It was brought to my attention by someone that I should perhaps post my artwork first and then my vignette afterwards, so I am going to try that this week. My take on that is, “Yay, someone reads my blog!”
This sketch is entitled, “How to Get a Girl’s Number,” and it is of Bertie, the mannequin stationed outside the town doctor’s office. The town doctor is all part of the “day one blues” around these parts, if you happen to be in my line of work and new to the area. My first visit to Doc Popov’s office was confusing, weird, and left me with a desire to never return again, which of course is unavoidable once you’ve signed a 5-year contract with a house and he’s the only doctor in town.
The rules of Doc Popov’s office are thus: if you don’t have an appointment, you take a number. If you do have an appointment, you receive a number in the mail, and if you skip your appointment, the doctor will come to you, and you won’t like it. Also, if you want, you have the option of having a number tattooed on your person as part of the Welcome Center package. Once a number is assigned to a person, from what I understand, it is then taken out of Bertie’s rotation. Most of the other girls at the house have opted for the tattooing, but as I promised my parents I wouldn’t mutilate my flesh until after they’re both deceased, I suppose I will have to be content with making appointments or dealing with Bertie.
When I asked one of my co-workers, Amber Bamber, why she opted for the tattoo, she told me, “Because tricks like a chick with ink, and besides, dealing with Bertie is a major pain in the ass.” Funny, I thought, her tramp stamp of “810” certainly seemed to be like it was a major pain slightly above the ass. I guess we choose our own pain, and in this indecisive and troubling world in which we live, at least some things are still up to us. This brings me back to the irony of tattoos vs. my parents. If they knew what I was doing here in Scurvytown on my “Art Fellowship,” they would probably prefer I got inked instead. I just have to keep telling myself, “It’s only five years, and it’ll more than pay for my student loans. There are worse ways to get by, like selling out to corporate Lost America.”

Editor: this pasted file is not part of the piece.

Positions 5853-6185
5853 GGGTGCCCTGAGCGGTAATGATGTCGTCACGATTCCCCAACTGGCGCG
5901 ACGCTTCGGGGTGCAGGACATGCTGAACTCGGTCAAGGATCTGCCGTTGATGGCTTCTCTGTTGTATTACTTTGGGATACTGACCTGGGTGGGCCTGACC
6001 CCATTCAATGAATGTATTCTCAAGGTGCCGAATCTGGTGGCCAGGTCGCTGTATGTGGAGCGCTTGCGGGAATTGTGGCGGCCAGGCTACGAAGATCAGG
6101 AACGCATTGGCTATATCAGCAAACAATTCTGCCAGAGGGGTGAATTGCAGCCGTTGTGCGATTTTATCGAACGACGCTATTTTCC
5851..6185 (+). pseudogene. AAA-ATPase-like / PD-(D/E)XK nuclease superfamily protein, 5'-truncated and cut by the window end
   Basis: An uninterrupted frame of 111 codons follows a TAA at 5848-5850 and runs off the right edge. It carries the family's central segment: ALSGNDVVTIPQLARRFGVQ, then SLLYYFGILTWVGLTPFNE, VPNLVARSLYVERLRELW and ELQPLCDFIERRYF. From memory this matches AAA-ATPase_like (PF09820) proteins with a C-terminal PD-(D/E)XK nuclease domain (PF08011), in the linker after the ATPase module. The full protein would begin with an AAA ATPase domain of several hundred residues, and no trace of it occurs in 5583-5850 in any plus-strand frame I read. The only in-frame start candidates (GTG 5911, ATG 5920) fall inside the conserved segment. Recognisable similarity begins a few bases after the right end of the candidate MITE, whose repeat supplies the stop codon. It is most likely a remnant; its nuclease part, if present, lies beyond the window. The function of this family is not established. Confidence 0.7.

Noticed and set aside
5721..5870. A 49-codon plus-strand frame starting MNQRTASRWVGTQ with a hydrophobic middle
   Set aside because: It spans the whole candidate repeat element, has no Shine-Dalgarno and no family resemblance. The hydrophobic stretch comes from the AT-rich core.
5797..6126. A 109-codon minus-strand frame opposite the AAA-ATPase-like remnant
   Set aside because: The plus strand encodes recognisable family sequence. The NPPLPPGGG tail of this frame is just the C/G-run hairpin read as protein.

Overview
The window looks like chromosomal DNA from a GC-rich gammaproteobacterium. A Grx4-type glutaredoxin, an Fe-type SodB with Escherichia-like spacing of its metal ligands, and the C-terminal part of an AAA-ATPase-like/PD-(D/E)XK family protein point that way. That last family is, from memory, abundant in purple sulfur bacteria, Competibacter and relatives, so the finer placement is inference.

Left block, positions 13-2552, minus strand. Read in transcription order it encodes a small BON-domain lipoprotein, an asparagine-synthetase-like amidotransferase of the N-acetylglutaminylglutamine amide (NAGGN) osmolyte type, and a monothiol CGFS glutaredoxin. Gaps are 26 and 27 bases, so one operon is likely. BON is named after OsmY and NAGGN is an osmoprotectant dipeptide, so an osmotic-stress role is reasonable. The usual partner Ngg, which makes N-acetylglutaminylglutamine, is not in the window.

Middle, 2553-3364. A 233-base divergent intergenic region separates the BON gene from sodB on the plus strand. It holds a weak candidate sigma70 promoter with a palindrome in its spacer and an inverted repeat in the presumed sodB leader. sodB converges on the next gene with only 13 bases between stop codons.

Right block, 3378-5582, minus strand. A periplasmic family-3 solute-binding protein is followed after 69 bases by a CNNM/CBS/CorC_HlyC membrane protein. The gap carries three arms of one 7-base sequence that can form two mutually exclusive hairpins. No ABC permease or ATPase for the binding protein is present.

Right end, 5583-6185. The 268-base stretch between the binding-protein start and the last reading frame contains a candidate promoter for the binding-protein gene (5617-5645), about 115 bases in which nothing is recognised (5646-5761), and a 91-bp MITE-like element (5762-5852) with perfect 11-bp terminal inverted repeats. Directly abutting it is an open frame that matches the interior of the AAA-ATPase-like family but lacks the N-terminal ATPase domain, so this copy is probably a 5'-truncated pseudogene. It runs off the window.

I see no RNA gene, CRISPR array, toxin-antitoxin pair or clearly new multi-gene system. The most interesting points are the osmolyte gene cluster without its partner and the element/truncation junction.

I mean, had I sold out, I could be working the perfume counter at a major department store in the city back home, and I’d be no better off than Bertie. I’d be forced to work on my art at night, and in the early morning hours, and I’d probably rather sleep after being on my feet all day. Obviously, I can’t tell the future, but I know myself, and I know that 9-5 mentality would crush every last ounce of artistic aspirations out of me. My muse would choke to death on the thick scent of over-priced rose-water bearing the names of washed out pop stars. At least while I am here, I am meeting new people, learning a lot about life, and making so many mistakes every single day that I feel I am getting a more solid education than my 4 years at University ever afforded me. The price-tag on experience is faded so much that no one remembers anymore what it costs.